December 5, 2013
Hon. Kathleen Wynne, MPP, Premier of Ontario
Hon. Linda Jeffrey, MPP, Minister of Municipal Affairs and Housing
Hon. Teresa Piruzza, MPP, Minister Responsible for Poverty Reduction
Hon. Ted McMeekin, MPP, Minister of Community and Social Services
Dear Premier Wynne, Minister Jeffrey, Minister Piruzza, and Minister McMeekin,
We are writing on behalf of Health Providers Against Poverty to urge you to respond immediately to the housing and homelessness crisis in Ontario.
The Community Start-Up and Maintenance Benefit (CSUMB) previously provided support to people on social assistance by covering unexpected housing or housing-related costs that would otherwise be unaffordable. Typical circumstances in which people accessed the CSUMB included transition support from hospital for those without secure housing, elimination of health risks such as bedbugs or mould, and payment of first and last month rent deposits to secure adequate housing, where this was otherwise not possible. When the government announced termination of this benefit in December 2012, only half of the previously designated funds were to be transferred to the municipalities. Province-wide mobilization of community and health organizations concerned about these cuts resulted in government creation of a one-time $42 million “transition fund” to help municipalities deal with the loss of the CSUMB and move to the municipality-based homelessness prevention through the Community Homelessness Prevention Initiative (CHPI). This one-time injection of funds runs out in March 2014.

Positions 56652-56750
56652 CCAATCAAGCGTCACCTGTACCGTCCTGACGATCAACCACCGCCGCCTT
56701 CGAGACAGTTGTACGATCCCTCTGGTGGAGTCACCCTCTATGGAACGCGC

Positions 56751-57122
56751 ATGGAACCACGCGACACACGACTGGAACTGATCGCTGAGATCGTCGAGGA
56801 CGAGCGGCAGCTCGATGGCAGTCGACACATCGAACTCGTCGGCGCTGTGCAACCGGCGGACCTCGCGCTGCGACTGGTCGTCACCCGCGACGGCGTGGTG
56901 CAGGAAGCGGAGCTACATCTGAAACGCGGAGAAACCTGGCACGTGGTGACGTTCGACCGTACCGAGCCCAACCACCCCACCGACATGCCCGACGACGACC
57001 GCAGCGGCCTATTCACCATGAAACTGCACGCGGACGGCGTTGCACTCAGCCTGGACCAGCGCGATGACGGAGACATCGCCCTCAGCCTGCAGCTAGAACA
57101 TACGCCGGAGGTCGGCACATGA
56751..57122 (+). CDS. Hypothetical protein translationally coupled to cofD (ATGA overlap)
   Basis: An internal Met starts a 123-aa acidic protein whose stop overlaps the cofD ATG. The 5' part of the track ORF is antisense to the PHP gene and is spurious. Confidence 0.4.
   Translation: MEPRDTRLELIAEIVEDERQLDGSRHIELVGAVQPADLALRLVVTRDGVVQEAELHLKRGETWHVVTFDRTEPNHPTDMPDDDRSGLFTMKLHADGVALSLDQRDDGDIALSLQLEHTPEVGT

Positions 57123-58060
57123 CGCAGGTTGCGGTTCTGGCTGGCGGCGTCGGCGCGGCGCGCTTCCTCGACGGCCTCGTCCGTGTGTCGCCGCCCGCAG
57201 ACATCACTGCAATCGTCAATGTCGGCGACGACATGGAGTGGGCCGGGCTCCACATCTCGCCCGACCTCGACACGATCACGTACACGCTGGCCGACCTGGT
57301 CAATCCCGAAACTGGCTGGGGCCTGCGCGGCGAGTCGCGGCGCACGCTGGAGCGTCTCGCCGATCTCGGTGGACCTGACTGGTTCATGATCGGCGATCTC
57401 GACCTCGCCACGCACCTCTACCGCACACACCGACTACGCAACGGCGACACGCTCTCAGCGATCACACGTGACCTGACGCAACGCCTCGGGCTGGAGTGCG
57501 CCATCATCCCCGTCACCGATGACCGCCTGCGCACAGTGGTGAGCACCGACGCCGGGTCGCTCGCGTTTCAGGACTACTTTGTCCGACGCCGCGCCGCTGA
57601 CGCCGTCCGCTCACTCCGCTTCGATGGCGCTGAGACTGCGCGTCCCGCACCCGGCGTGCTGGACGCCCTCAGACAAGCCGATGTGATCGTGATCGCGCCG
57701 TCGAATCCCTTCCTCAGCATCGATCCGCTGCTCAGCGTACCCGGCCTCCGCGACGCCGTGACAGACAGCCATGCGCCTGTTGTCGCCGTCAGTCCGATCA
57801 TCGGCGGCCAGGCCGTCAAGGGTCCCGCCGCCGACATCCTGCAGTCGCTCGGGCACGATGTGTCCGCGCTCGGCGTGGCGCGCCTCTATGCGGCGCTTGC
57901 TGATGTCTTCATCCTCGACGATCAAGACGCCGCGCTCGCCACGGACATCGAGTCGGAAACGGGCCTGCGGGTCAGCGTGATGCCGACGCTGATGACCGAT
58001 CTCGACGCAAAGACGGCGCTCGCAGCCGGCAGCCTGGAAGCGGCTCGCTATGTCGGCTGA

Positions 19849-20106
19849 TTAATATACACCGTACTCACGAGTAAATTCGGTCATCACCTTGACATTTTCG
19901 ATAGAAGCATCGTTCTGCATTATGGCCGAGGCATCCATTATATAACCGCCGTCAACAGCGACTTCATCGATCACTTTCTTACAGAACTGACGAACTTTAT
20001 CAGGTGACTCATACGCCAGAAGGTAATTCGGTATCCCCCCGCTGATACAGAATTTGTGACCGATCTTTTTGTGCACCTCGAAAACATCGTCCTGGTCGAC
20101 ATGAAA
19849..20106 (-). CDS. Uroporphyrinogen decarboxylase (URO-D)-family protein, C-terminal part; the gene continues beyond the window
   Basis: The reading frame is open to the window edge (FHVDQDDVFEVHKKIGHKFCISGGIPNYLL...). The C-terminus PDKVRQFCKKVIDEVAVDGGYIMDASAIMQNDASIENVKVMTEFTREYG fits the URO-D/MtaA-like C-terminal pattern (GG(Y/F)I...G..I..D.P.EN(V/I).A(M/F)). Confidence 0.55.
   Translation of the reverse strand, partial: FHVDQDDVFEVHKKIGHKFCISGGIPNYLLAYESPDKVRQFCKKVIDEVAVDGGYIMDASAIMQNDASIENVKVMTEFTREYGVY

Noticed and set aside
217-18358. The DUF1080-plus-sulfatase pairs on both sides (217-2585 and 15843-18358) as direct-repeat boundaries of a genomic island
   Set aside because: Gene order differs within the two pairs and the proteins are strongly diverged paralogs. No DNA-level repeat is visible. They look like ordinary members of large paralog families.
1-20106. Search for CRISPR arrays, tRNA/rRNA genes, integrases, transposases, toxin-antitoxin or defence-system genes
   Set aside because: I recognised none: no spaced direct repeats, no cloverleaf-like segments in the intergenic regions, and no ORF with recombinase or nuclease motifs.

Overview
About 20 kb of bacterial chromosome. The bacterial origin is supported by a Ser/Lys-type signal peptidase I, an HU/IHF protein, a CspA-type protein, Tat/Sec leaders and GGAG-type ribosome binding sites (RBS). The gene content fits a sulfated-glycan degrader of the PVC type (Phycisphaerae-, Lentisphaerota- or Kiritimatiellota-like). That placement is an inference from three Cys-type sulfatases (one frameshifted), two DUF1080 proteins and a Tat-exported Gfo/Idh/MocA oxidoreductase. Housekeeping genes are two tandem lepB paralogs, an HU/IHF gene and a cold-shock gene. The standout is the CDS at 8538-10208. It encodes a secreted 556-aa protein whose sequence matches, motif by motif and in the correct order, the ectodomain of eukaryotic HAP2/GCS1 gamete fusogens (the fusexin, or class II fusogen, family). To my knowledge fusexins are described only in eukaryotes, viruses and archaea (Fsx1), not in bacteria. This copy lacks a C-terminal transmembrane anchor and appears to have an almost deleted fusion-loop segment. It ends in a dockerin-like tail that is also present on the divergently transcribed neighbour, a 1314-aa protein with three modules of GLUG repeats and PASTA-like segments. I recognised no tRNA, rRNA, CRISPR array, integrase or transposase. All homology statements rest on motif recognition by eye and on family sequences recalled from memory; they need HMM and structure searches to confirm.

The transition to CHPI funding presented many challenges for municipalities and was complicated by a new cap on discretionary benefits for individuals on social assistance. There is now greater variability in eligibility criteria for housing-related funding across the province. Overall, loss of the CSUMB has meant that many low income Ontarians cannot access direct funding for housing-related needs. Evidence shows us that this will undoubtedly threaten the health of these individuals. The cost savings of eliminating the CSUMB will result in greater costs elsewhere, particularly in our health care system.
Homelessness negatively impacts health and is associated with a greatly increased risk of death. Among men using shelters for the homeless in Toronto, mortality rates were found to be 8.3 times higher than the mean for 18–24 year olds, 3.7 times higher than the mean for 25–44 year olds and 2.3 times higher than the mean for 45–64 year olds. It is tragic and unacceptable that there are over 700 names on Toronto’s homeless memorial.
If the moral imperative alone does not compel the government to take immediate action to reduce homelessness, the high costs to health care should. Researchers at St. Michael’s Hospital found that hospital admissions for homeless patients cost over $2,500 more than admissions for the average housed patient.
As health care providers, we strongly support the call to make permanent the $42 million in “transition funding” for critically important housing and homelessness funds administered by municipalities under the CHPI, as articulated by a number of organizations in this letter.
While the $42 million will not replace the CSUMB, it will alleviate some of the hardship brought on by the government’s elimination of this important security net for low-income individuals facing housing crises.
Katie Dorman, MD
James Deutsch, MD
Andrea Perry, OT